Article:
Apple doesn't release production data for its devices, but that hasn't stopped analysts from employing various work-around methods. Using historic sales data, which is made public and confirmed on a quarterly basis, assumptions can be made about inventory. Over at Asymco, analyst Horace Dediu has combined available data sets to build production ramps for a report entitled "Predicting iPhone Sales for Dummies."
"So here are the patterns of sales for the four versions of iPhone sold to date with some production ramps overlaid," Dediu wrote in introducing the graph displayed below. "The monthly sales are approximations based on actual quarterly sales divided over the months according to the number of days available."
By keeping its products on similar production cycles, Apple has made it easy to see, using Dediu's data, that each new version of the iPhone has sold roughly double the previous version. Production starts out slow in the first month and ramps up quickly for five to seven months, before leveling off for another seven months or so. At that point, demand begins to drop -- perhaps a new version is released or rumors begin to circulate about the next software upgrade -- and production falls accordingly. Clearly, though, production falls a bit slower than it had ramped up the year before.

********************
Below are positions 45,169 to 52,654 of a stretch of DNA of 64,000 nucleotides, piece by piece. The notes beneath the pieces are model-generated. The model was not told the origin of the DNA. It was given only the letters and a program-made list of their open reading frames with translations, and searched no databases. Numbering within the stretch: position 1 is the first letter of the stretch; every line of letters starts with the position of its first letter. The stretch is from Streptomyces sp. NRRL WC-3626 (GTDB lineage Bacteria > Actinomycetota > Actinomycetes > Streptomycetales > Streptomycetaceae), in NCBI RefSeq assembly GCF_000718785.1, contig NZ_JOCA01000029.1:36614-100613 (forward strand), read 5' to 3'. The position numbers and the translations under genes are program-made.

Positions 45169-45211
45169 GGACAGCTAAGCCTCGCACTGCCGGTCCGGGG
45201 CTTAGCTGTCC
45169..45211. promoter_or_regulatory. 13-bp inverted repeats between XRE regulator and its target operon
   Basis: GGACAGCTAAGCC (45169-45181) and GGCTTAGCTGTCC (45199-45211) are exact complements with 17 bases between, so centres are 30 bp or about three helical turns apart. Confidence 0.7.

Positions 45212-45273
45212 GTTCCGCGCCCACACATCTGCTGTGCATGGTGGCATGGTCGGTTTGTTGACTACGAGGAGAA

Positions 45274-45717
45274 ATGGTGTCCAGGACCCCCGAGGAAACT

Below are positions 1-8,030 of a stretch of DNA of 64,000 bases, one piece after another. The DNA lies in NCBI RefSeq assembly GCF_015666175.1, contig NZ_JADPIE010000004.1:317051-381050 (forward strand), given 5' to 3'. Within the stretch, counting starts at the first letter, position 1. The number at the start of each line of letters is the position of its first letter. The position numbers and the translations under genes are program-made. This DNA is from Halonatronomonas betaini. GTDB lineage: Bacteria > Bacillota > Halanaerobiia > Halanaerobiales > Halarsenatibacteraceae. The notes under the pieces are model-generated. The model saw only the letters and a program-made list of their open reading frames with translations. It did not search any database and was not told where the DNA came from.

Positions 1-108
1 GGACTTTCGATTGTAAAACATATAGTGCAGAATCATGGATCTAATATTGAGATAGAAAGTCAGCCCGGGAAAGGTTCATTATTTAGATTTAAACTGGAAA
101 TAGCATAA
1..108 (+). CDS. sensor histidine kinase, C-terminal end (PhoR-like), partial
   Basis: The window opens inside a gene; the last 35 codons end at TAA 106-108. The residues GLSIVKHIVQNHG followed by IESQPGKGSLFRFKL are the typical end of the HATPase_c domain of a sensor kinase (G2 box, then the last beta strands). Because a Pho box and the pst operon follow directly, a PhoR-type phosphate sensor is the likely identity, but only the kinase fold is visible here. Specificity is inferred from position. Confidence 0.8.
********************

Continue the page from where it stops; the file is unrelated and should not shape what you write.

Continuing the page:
Using Dediu's charts and assumptions, 9to5Mac's Christian Zibreg predicts that Apple will sell about one hundred million units of the iPhone 5 before a sixth generation model is released. "In other words, a fifth-generation iPhone will match sales of all previous models combined," he wrote.
Zibreg's prediction sounds wild -- 100 million? -- but the numbers suggest it's a completely realistic goal. Worldwide demand for smartphones is expected to reach the 500 million mark at some point over the next two years, according to the Unofficial Apple Weblog. Moving 100 million units is necessary for Apple to maintain a comfortable 20 percent market share and, without any new competitors joining the fray or completely reimagined devices on the horizon, it should be doable.
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